Canada has banned British anti-war lawmaker George Galloway from the country on national security grounds.

Galloway is known in Britain for his inflammatory rhetoric and his opposition to the invasions of Afghanistan and Iraq. He was due to give a speech in Toronto on March 30.

A spokesman for Canadian Immigration Minister Jason Kenney said Friday that Canadian border officials made the decision because he was seen as a national security threat.

Spokesman Alykhan Velshi said the government would not overturn the decision for someone "who only recently bragged about providing financial support for Hamas, which is a banned terrorist organization in Canada."

Velshi said Galloway has also celebrated Taliban soldiers, who are fighting Canadian soldiers in Afghanistan.

Galloway called the ban outrageous.

"This is a very sad day for the Canada we have known and loved — a bastion of the freedoms that supporters of the occupation of Afghanistan claim to be defending," Galloway said. "This has further vindicated the anti-war movement's contention that unjust wars abroad will end up consuming the very liberties that make us who we are."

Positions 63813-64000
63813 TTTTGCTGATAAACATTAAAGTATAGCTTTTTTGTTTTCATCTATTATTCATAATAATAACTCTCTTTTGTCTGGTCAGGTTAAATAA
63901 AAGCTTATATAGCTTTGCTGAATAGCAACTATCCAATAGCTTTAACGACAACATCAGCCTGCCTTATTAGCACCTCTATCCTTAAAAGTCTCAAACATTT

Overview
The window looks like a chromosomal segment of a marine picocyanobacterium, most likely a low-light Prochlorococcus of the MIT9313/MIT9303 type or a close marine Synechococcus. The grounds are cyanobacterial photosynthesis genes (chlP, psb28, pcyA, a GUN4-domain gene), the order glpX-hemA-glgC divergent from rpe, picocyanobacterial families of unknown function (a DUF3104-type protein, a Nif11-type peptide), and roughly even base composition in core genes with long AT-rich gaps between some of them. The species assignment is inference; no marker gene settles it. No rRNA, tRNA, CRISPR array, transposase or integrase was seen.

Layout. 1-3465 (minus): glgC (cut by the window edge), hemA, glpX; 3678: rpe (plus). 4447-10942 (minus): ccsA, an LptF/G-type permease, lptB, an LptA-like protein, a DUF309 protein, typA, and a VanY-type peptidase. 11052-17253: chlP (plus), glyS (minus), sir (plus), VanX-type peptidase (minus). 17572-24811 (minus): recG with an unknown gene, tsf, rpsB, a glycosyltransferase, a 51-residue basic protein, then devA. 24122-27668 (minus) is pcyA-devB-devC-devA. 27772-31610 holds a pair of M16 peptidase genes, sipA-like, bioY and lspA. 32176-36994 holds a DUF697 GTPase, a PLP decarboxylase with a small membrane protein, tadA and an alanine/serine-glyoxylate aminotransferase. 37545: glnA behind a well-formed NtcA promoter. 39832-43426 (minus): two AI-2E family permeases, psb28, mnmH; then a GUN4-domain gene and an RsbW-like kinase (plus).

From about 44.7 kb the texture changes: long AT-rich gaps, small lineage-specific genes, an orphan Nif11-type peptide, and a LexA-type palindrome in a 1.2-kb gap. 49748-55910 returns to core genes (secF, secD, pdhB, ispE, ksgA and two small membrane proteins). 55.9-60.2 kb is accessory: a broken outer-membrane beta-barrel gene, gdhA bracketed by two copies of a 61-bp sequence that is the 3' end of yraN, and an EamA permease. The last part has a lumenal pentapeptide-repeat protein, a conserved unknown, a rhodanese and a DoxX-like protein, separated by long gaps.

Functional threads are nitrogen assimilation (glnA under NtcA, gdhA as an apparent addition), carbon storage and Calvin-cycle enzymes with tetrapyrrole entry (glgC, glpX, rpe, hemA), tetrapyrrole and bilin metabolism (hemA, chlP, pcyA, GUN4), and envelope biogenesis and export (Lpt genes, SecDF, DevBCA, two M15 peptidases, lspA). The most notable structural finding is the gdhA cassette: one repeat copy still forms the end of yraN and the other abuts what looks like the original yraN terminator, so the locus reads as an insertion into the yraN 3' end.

Galloway said the ban smacked of "a rather desperate election ploy by a conservative government reaching the end of the line, or by a minister who has not cottoned on to the fact that the George Bush era is over." It was a reference to the former U.S. president, George W. Bush, who left office in January.

Galloway was expelled from the Labour Party in 2003 for urging British soldiers not to fight in Iraq. He formed his own party, Respect, and won re-election to the Commons in 2005.

In 2005, Galloway created a spectacle on Capitol Hill by denouncing U.S. senators while testifying before a committee that accused his political organization and his wife of receiving hundreds of thousands of dollars in U.N. oil-for-food allocations from Iraqi leader Saddam Hussein.

He denied the allegation, called the panel of senators a "lickspittle Republican committee" and accused them of "the mother of all smoke screens."

In 2007 he was suspended from the House of Commons for 18 days after being accused of concealing his financial dealings with Saddam's government. An investigation found that a charity he set up had been partly funded by the late Iraqi dictator.

Velshi said Kenney's office contacted Galloway's office on Thursday and notified him so he could "avoid the expense and embarrassment of being turned away from the Canadian border. It was more of a courtesy."